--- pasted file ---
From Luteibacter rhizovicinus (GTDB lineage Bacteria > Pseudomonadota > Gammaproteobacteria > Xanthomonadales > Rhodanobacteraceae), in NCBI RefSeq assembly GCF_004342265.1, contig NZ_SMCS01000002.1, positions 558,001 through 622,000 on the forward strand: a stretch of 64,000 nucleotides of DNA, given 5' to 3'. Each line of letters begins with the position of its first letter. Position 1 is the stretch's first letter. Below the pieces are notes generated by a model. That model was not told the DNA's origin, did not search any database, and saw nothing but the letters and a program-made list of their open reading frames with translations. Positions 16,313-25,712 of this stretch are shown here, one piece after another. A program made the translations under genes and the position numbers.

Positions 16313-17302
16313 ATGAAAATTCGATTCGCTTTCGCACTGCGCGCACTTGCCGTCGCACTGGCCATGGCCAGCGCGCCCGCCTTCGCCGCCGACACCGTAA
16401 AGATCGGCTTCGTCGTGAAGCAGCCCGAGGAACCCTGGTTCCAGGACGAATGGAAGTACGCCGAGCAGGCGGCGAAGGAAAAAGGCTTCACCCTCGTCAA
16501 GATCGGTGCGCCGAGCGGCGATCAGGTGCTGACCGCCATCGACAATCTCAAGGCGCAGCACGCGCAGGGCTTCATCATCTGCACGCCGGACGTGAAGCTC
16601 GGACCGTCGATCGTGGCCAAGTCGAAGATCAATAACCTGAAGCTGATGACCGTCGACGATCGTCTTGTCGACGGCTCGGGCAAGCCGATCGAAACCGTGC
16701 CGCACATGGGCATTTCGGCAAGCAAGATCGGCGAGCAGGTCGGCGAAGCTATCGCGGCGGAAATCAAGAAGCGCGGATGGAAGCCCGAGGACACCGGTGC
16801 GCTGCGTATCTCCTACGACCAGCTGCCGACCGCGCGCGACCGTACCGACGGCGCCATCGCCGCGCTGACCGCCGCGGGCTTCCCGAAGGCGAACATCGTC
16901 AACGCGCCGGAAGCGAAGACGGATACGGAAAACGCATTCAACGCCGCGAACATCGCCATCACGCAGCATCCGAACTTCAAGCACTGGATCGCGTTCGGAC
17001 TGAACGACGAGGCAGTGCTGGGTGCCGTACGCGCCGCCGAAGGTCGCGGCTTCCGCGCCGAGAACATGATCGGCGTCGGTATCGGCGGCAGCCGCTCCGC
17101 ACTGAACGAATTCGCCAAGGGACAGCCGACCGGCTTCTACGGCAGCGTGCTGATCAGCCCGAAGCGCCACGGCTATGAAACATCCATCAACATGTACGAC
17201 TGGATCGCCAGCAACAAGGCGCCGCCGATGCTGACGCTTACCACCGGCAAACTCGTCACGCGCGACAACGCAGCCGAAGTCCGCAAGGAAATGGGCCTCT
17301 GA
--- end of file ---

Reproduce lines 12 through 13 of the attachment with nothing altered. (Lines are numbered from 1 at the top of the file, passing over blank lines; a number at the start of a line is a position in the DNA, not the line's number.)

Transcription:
17201 TGGATCGCCAGCAACAAGGCGCCGCCGATGCTGACGCTTACCACCGGCAAACTCGTCACGCGCGACAACGCAGCCGAAGTCCGCAAGGAAATGGGCCTCT
17301 GA